Ex. G, Haag Report No. 1 (CoreLogic report attached to Haag Report No. 1).
A second report from Haag Engineering, ordered specifically to “discuss the likelihood that
damage occurred between December 29, 2012 and December 29, 2014,” again noted that Haag had
“no reason to believe the dents occurred more recently than the June 13, 2012 date given.” Id. at
363–64, Ex. H, Haag Report No. 2 (emphasis added). This report also for the first time identified
“June 13, 2012 as the most likely date damage occurred.” Id. at 363 (emphasis added). As discussed
below, Defendants place much weight on this slight change in wording.
In December 2015, Underwriters requested an Examination Under Oath of Ajay Desai, vice
president of the hotel’s property management company. Doc. 34, Defs.’ Resp. 8. The Examination
took place in January 2016. There, Desai described how he first noticed the condition of the roofs
in November 2014 and how he sent the Weather Fusion/PointData report to the insurance agent,
who Desai suspected then chose the date of loss to report to the insurer. See generally Doc. 33, Defs.’
App. Ex. C, Exam. Under Oath of Ajay Desai; see also Doc. 48, Pl.’s App. 208, Ex. F, Exam. Under
Oath of Ajay Desai (“I think they looked at the history and they probably saw which period had the
highest amount of hail and -- I assume that’s how they determined where to file the claim.”).
A month later, on February 18, 2016, Underwriters denied Defendants’ claim “based on
[Defendants’] failure to give timely notice.” Doc. 48, Pl.’s App. 246–49, Ex. M, Denial Letter. The
Denial Letter again directed Defendants to the “prompt notice” requirement in the Policy and stated
that Defendants “failed to give notice of the damage to the Property until over two and a half years
after the alleged hailstorm.” Id. at 248. The Letter indicated that this “late notice has prejudiced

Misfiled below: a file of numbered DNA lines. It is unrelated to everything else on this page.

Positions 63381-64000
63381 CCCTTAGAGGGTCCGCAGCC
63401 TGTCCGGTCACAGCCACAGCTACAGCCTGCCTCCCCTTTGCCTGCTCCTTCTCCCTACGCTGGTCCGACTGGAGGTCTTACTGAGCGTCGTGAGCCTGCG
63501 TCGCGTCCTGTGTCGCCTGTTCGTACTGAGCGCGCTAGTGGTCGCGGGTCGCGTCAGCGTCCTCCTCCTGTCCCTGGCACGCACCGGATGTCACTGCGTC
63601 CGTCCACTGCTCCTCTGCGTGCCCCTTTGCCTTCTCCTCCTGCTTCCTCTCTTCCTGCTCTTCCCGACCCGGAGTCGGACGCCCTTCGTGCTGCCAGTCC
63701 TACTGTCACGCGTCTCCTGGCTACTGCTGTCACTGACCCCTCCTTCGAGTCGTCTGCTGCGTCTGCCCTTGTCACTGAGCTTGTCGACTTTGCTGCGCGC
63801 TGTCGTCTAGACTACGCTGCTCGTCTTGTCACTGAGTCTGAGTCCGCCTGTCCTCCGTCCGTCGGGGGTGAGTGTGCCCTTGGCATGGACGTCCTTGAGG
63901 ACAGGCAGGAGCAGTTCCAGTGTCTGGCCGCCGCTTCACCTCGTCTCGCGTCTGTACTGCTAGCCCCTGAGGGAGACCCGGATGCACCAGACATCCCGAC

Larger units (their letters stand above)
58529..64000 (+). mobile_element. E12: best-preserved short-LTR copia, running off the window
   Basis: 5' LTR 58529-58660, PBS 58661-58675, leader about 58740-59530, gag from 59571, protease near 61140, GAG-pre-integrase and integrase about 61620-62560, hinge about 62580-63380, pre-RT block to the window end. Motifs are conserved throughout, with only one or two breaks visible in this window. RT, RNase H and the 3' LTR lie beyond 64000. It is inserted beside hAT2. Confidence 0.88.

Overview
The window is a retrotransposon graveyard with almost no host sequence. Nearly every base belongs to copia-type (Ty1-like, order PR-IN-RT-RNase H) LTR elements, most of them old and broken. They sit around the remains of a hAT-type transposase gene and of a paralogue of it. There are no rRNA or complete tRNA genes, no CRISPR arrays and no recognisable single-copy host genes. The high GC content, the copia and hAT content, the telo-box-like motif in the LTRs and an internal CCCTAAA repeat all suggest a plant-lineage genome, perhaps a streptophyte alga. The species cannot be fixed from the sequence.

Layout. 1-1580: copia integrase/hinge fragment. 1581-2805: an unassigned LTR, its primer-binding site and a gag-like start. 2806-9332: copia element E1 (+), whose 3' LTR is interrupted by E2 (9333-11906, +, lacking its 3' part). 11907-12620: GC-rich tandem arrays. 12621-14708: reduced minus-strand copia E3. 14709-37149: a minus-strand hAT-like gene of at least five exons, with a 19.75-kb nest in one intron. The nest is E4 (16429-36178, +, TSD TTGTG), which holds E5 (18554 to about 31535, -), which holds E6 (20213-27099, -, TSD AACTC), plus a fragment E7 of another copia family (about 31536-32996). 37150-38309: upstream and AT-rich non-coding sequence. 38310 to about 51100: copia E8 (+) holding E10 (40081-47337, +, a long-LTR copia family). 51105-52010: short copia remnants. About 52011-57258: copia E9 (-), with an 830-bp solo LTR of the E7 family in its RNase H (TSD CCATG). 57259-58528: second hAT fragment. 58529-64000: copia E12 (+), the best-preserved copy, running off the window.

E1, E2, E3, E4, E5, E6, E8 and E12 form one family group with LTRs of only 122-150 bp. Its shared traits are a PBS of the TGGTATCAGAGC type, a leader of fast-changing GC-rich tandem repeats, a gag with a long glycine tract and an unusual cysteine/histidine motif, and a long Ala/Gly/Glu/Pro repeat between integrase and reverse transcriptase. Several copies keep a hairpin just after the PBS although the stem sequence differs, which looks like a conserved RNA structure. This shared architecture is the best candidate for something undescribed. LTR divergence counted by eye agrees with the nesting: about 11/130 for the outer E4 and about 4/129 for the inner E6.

Underwriters’ ability to properly investigate the claim and pay only for damage that occurred during
the policy period.” Id. at 249.
On the same day, February 18, 2016, Underwriters also filed its Original Complaint and
Request for Declaratory Judgment, asking the Court to declare “that there is no coverage under [the
Policy] for the reported hail damage because Defendants violated the policy’s notice condition and
Underwriters suffered prejudice as a result.” Doc. 1, Pl.’s Original Compl. & Req. for Declaratory J.
¶ 21. Defendants later counterclaimed for declaratory judgment, breach of the insurance contract,
and multiple violations of §§ 541 and 542 of the Texas Insurance Code. Doc. 11, Defs.’ Answer &
Underwriters now moves for summary judgment on Defendants’ breach of contract and
Underwriters subsequently requested and was granted leave to file an Amended Complaint
incorporating additional allegations but no new causes of action (Doc. 20, Pl.’s Unopposed Mot. for Leave
to File Am. Compl.; Doc. 21, Electronic Order Granting Mot. for Leave), which Plaintiff then filed on July
11, 2016. Confusingly, Plaintiff actually filed its Amended Complaint twice. See Docs. 22 and 23. These
documents appear to be identical, so the Court considers the later-filed (Doc. 23) to be the operative
In another strange turn of events, Defendants never filed an updated answer in response to Plaintiff’s
Amended Complaint. Nor has Plaintiff, for that matter, ever filed an answer to Defendants’ counterclaims.
Thus, although both sides are technically in default, neither has raised the issue, and the parties appear to
be proceeding with the understanding that Defendants’ original Answer and Counterclaims (Doc.